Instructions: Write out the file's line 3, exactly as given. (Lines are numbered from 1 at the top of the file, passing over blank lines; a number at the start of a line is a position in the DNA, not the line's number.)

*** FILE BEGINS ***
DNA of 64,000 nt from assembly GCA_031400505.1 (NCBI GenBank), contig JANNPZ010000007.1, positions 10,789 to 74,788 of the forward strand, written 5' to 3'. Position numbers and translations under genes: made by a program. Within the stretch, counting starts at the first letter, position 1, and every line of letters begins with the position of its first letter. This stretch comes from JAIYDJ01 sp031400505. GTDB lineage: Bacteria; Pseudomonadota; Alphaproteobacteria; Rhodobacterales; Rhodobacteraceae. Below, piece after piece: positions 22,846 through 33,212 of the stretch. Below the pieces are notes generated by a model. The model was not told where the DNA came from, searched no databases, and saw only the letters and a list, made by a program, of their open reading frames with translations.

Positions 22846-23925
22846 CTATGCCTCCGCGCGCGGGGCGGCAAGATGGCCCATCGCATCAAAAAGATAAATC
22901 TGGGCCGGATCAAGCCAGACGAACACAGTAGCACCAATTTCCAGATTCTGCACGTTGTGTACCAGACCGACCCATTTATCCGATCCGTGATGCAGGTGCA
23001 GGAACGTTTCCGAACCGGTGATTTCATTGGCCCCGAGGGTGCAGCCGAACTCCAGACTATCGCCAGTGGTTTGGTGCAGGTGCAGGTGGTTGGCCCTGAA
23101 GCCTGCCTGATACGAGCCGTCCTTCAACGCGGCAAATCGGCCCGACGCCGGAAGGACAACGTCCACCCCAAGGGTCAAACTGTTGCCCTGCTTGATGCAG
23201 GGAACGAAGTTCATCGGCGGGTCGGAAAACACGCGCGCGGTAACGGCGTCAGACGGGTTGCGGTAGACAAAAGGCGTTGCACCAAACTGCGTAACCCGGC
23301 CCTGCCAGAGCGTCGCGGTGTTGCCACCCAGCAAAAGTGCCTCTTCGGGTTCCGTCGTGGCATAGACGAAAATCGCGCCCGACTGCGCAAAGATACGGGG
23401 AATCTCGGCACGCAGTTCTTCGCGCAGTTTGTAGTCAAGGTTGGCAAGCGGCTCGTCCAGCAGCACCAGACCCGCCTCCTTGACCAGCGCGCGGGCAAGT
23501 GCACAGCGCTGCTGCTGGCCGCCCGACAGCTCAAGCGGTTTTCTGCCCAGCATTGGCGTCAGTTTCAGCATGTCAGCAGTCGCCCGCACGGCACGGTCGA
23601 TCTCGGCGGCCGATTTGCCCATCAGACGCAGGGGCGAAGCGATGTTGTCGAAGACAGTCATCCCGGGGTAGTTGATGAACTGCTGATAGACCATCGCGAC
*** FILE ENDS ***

22846 CTATGCCTCCGCGCGCGGGGCGGCAAGATGGCCCATCGCATCAAAAAGATAAATC